“While   they   were   there,   the   time   came   for   the   baby   to   be   born,   and   she   gave   birth   to   her   firstborn,   a son.   She   wrapped   him   in   cloths   and   placed   him   in   a   manger,   because   there   was   no   room   for   them   in   the inn.” (Luke 2. 6-7). Christmas in January             And   yes,   before   some   smart   aleck   interjects   to   remind   me   that   I   have   got   my   dates   hopelessly mixed   up,   just   remember   that   Armenians   in   the   Holy   Land   celebrate   the   feasts   of   the   Nativity   and Epiphany   together   (hence   Theophany)   according   to   the   old   liturgical   practice.   In   other   words,   they follow   the   Julian   calendar   that   existed   before   Pope   Gregory   XIII   changed   it   to   the   Gregorian   calendar in 1582 and in so doing brought Christmas to 25 December for the majority of Western Christians. The Bethlehem of my Childhood    I   remember   so   clearly   those   young   and   early   teen   days   when   my   mum   and   dad   would   take   me   by   car on   a   20-minute   ride   from   Jerusalem   to   Bethlehem   on   Christmas   Day   so   that   we   could   visit   the   Basilica   of the   Nativity.   We   used   to   enter   the   church   through   the   small   wooden   door,   and   then   go   gingerly   down   the narrow   steps   that   led   to   the   manger   where   Jesus   the   Christ,   our   Lord   and   Saviour,   was   born   some   two thousand years ago.             Having   said   a   prayer   or   two,   and   having   witnessed   the   round-the-clock   holy   masses   that   took   place   in different   languages   in   that   narrow   candle-lit   space,   we   headed   for   the   old   town   of   Bethlehem   where   we had a falafel sandwich (with turnip pickles of course) before returning to Jerusalem.             Bethlehem   was   so   peaceful   and   welcoming   then,   and   the   Christmas   season   was   a   real   occasion (perhaps   even   a   family   ritual)   for   us.   It   brought   Christmas   home   to   me,   and   reminded   me   of   the   ancient roots of my family who had settled in Jerusalem after they fled the Armenian genocide. The Bethlehem of my Adulthood             For   the   past   few   years,   though,   this   little   town   of   Bethlehem   that   witnessed   the   birth   of   the   Prince   of Peace   (Isaiah   9.6)   has   become   a   solitary   prison   of   trepidation,   despair   and   uncertainty. The   magic   of   this town,   as   it   affirmed   the   Mystery   of   the   Incarnation,   has   been   ruined   by   an   unjust   political   reality   that has been debilitating at best and devastating at worst.             Alas,   Bethlehem   is   now   fearful   and   unwelcoming,   surrounded   by   an   ugly   separation   wall   (covered with   graffiti   by   many   Palestinian   and   foreign   artists   including   the   British   street   artist   Banksy)   as   well   as the   ominous   checkpoint   300   that   discriminates   willy-nilly   between   one   human   being   and   another. All   this on   the   day   when   we   are   reminded   that   Jesus’   mother   could   not   get   into   a   room   in   the   inn   either!   So Christmas   is   no   longer   about   the   joy   of   the   Nativity   as   much   as   it   is   about   negotiating   checkpoints   in order to enter Manger Square and revere the Son of God in his lowly birthplace. My prayer for Bethlehem             I   have   one   fierce   prayer   for   Christmas   2016.   I   hope   that   this   little   town   –   let   alone   the   Holy   Land   as   a whole   as   it   extends   from   Palestine,   Israel   and   Jordan   onto   the   other   countries   that   witnessed   the biblical   story   –   would   re-discover   peace,   justice,   nonviolence   and   harmony.   I   hope   that   the   joyful   news witnessed   by   the   three   magi   (Matthew   2.11)   and   which   King   Herod   failed   to   destroy   despite   his   crimes against humanity (Matthew 2.16), would re-visit this town and also this land.            After   all,   Christmas   is   not   solely   about   family   reunions.   Nor   is   it   solely   about   meals,   drinks,   mistletoes and   gifts   alone!   At   its   heart,   and   as   the   popular   carol   Little   Town   of   Bethlehem   sings,   it   is   about   the birth of a little baby born of Mary "where meek souls will receive him still."     Merry - Armenian Jerusalemite - Christmas to you all!     ( January 8, 2016) ----------- ©   Harry   Hagopian   is   an   international   lawyer,   ecumenist   and   EU   political   consultant.   He   also   acts   as   a   Middle   East   and inter-faith   advisor   to   the   Catholic   Bishops’   Conference   of   England   &   Wales   and   as   Middle   East   consultant   to   ACEP (Christians        in        Politics)        in        Paris.        He        is        an        Ekklesia        associate        and        regular        contributor ( http://www.ekklesia.co.uk/HarryHagopian ).   Formerly   an   Executive   Secretary   of   the   Jerusalem   Inter-Church   Committee and   Executive   Director   of   the   Middle   East   Council   of   Churches,   he   is   now   an   international   fellow,   Sorbonne   III   University, Paris,   consultant   to   the   Campaign   for   Recognition   of   the   Armenian   Genocide   (UK),   Ecumenical   consultant   to   the   Primate of   Armenian   Church   in   UK   &   Ireland,   and   author   of   The   Armenian   Church   in   the   Holy   Land.   Dr   Hagopian’s   own   website   is www.epektasis.net  Follow him on Twitter here: @harryhagopian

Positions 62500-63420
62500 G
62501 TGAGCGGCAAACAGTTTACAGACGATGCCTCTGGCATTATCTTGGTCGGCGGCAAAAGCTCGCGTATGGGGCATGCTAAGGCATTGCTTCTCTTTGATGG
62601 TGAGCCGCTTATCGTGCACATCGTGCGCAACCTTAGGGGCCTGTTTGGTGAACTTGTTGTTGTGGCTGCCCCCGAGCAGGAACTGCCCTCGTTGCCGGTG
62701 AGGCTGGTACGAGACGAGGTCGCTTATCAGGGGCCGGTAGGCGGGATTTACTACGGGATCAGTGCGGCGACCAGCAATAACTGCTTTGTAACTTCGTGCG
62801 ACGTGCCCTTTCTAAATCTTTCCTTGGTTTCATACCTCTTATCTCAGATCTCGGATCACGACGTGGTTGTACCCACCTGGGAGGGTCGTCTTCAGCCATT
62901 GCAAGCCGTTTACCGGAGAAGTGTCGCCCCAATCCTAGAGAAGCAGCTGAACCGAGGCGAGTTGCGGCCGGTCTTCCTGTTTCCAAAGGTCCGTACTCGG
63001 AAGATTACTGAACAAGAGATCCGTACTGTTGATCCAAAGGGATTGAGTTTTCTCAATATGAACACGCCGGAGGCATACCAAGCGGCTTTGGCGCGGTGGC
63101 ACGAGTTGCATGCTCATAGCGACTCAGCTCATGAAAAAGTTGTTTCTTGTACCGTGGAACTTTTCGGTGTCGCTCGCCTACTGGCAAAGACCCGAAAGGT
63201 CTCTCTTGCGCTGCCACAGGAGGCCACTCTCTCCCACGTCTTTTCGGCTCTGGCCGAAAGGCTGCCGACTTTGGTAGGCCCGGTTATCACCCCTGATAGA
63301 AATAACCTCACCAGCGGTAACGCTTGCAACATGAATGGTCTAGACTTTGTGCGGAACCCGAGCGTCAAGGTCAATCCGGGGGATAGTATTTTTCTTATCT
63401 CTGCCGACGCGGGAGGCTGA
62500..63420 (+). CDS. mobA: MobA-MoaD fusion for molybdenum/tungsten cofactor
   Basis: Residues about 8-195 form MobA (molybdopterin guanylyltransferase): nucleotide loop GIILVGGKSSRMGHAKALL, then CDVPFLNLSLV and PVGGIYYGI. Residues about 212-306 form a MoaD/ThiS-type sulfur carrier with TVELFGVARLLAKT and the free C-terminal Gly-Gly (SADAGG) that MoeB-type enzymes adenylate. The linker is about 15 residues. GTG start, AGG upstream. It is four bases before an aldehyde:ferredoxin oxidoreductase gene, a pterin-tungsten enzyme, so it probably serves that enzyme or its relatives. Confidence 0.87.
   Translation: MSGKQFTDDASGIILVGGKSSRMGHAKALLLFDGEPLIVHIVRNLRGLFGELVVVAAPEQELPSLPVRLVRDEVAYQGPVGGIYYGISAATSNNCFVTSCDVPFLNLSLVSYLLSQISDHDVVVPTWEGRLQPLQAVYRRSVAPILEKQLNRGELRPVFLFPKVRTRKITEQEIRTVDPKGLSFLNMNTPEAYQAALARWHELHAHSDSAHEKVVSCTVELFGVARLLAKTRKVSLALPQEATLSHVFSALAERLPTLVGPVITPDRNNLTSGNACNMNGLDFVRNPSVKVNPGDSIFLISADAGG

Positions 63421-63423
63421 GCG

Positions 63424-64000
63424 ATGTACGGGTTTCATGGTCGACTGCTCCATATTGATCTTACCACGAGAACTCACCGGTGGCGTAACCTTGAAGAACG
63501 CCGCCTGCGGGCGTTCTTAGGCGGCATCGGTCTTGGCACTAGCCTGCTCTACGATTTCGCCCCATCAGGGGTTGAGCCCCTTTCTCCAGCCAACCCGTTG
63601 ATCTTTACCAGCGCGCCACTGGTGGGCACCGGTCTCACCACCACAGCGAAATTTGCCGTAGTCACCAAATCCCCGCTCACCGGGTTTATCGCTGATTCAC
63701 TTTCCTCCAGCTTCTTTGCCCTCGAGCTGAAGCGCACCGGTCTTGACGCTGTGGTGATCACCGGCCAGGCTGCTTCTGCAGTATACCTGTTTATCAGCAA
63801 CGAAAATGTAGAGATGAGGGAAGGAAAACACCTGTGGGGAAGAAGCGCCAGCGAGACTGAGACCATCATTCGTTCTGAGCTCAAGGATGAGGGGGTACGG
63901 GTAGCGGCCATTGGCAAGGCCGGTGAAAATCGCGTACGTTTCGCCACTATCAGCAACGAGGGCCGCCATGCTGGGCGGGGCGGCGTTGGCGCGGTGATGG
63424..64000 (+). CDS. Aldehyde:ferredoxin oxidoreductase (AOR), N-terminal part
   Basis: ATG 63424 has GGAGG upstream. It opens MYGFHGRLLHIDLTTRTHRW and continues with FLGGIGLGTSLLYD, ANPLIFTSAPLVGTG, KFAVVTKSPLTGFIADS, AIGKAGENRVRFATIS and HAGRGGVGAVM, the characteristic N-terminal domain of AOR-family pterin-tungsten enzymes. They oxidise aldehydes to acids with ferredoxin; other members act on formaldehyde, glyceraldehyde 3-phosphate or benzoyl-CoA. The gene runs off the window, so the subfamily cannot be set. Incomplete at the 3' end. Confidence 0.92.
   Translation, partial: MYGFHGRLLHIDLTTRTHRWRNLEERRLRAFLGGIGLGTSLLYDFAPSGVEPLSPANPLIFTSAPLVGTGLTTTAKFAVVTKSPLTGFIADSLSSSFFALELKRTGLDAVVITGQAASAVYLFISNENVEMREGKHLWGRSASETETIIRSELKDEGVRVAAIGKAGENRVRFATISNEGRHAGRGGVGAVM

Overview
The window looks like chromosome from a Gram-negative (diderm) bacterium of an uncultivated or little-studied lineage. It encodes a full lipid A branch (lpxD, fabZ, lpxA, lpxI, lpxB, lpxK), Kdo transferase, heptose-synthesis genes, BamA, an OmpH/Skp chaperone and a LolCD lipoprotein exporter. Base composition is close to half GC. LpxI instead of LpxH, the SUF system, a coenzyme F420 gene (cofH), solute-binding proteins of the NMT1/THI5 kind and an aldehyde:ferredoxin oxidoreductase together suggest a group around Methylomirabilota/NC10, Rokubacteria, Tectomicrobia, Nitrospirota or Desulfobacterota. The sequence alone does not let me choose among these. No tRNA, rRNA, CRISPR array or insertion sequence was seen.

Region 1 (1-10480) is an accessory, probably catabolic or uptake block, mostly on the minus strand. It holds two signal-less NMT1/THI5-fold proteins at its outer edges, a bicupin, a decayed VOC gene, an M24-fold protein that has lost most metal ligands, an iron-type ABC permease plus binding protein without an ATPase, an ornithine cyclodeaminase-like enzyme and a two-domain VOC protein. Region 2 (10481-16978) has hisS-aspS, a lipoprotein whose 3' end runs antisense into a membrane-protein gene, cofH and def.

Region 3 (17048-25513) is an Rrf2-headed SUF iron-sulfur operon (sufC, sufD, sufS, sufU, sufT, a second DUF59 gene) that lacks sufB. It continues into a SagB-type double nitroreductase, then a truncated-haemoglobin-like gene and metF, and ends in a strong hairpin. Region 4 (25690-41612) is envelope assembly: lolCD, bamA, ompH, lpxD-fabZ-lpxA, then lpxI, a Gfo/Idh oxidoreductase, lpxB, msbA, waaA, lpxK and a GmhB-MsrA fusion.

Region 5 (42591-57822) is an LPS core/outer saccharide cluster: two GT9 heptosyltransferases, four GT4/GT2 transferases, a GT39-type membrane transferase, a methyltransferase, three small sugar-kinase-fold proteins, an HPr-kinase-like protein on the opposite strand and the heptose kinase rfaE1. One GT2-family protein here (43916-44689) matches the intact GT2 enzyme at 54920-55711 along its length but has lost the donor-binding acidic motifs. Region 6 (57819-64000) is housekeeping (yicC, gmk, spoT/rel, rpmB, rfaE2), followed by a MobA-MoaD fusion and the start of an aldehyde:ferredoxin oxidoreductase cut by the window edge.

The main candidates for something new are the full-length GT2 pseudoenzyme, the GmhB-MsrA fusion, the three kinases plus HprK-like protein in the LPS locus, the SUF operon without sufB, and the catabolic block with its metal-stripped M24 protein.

Armenian Patriarch in Bethlehem